CALLIDEMUS. Very beautiful, and very natural; and, as you say, very like Euripides.

    SPEUSIPPUS. You are sneering. Really, father, you do not understand these things. You had not those advantages in your youth-

    CALLIDEMUS. Which I have been fool enough to let you have. No; in my early days, lying had not been dignified into a science, nor politics degraded into a trade. I wrestled, and read Homer's battles, instead of dressing my hair, and reciting lectures in verse out of Euripides. But I have some notion of what a play should be; I have seen Phrynichus, and lived with Aeschylus. I saw the representation of the Persians.

    SPEUSIPPUS. A wretched play; it may amuse the fools who row the triremes; but it is utterly unworthy to be read by any man of taste.

    CALLIDEMUS. If you had seen it acted;——the whole theatre frantic with joy, stamping, shouting, laughing, crying. There was Cynaegeirus, the brother of Aeschylus, who lost both his arms at Marathon, beating the stumps against his sides with rapture. When the crowd remarked him-But where are you going?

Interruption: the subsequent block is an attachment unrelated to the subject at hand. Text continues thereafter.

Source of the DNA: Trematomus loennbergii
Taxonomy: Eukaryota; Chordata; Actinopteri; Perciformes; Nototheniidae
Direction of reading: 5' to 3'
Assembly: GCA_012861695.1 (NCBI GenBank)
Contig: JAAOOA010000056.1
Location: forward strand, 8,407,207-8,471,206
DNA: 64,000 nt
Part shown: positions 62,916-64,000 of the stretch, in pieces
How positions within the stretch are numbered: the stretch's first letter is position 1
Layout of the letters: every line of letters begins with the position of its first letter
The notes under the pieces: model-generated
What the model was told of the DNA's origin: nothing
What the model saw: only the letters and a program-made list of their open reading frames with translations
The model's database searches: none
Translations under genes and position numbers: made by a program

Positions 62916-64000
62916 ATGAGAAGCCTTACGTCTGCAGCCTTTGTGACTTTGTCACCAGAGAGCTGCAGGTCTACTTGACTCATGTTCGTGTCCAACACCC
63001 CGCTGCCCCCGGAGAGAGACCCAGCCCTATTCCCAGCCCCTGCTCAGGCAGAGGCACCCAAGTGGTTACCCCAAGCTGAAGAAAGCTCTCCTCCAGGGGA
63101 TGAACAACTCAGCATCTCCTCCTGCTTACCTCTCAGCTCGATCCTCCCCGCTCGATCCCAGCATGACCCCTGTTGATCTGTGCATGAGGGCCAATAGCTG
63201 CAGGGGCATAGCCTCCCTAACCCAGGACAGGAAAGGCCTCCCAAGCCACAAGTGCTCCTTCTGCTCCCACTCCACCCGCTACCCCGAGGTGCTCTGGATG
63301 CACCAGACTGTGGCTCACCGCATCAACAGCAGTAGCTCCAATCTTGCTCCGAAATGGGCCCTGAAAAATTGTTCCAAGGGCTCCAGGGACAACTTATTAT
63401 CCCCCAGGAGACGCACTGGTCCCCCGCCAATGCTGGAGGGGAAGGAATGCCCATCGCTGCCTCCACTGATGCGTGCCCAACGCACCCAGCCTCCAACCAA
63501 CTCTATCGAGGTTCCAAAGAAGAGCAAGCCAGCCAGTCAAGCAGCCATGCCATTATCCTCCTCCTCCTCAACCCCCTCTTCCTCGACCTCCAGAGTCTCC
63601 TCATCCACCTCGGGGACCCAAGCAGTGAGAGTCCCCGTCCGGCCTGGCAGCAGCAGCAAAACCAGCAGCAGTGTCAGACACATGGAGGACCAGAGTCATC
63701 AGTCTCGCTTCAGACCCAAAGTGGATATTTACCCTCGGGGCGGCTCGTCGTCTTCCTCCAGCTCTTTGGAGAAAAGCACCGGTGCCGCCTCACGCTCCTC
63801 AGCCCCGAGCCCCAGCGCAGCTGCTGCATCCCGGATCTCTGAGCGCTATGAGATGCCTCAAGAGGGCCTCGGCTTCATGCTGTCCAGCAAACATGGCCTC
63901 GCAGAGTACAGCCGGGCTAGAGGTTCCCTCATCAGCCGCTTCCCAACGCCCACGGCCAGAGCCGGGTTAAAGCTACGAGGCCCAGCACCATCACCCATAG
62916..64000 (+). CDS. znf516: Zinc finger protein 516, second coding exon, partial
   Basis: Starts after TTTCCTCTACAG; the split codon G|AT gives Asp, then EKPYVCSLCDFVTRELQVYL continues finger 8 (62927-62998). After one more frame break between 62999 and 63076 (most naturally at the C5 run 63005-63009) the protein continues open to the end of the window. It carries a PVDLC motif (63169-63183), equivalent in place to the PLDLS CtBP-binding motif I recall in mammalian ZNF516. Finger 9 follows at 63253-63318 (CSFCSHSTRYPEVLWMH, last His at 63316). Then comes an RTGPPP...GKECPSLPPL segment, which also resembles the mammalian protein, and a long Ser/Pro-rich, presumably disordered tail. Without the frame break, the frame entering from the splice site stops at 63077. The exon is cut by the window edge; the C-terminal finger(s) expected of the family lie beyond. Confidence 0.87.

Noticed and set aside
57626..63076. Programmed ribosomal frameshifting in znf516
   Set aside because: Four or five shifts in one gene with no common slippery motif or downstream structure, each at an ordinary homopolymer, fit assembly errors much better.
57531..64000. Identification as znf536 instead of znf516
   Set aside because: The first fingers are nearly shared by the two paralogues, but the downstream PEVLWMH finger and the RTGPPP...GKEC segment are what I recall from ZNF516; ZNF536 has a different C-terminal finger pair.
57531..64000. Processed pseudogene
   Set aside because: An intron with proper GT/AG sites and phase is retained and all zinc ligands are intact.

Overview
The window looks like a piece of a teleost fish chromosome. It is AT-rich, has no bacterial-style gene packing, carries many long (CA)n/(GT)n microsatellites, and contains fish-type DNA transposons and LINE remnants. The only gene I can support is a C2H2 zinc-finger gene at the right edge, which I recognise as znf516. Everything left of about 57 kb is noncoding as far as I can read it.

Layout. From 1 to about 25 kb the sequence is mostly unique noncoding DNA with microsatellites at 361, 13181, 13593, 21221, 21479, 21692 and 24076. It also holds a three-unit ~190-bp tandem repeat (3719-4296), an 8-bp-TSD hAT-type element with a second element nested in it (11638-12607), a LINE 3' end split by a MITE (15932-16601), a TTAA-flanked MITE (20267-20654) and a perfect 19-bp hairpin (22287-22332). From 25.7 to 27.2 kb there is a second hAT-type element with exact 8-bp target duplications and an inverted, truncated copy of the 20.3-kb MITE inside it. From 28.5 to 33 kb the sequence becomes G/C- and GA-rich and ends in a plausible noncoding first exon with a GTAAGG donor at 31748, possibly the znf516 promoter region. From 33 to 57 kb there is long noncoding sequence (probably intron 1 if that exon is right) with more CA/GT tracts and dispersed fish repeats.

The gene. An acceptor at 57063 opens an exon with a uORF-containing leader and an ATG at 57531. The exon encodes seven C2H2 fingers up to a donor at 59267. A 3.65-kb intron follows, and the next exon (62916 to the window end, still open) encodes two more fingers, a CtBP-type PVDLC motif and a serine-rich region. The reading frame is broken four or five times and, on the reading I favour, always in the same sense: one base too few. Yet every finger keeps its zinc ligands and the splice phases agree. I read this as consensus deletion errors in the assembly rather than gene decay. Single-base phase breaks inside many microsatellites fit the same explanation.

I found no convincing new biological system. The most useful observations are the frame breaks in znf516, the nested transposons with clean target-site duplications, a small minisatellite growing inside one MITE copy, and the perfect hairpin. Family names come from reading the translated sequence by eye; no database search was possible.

SPEUSIPPUS. To sup with Alcibiades; he sails with the expedition for Sicily in a few days; this is his farewell entertainment.

    CALLIDEMUS. So much the better; I should say, so much the worse. That cursed Sicilian expedition! And you were one of the young fools (See Thucydides, vi. .) who stood clapping and shouting while he was gulling the rabble, and who drowned poor Nicias's voice with your uproar. Look to it; a day of reckoning will come. As to Alcibiades himself-

    SPEUSIPPUS. What can you say against him? His enemies themselves acknowledge his merit.

    CALLIDEMUS. They acknowledge that he is clever, and handsome, and that he was crowned at the Olympic games. And what other merits do his friends claim for him? A precious assembly you will meet at his house, no doubt.

    SPEUSIPPUS. The first men in Athens, probably.

    CALLIDEMUS. Whom do you mean by the first men in Athens?

    SPEUSIPPUS. Callicles. (Callicles plays a conspicuous part in the Gorgias of Plato.)

    CALLIDEMUS. A sacrilegious, impious, unfeeling ruffian!

    SPEUSIPPUS. Hippomachus.

    CALLIDEMUS. A fool, who can talk of nothing but his travels through Persia and Egypt. Go, go. The gods forbid that I should detain you from such choice society!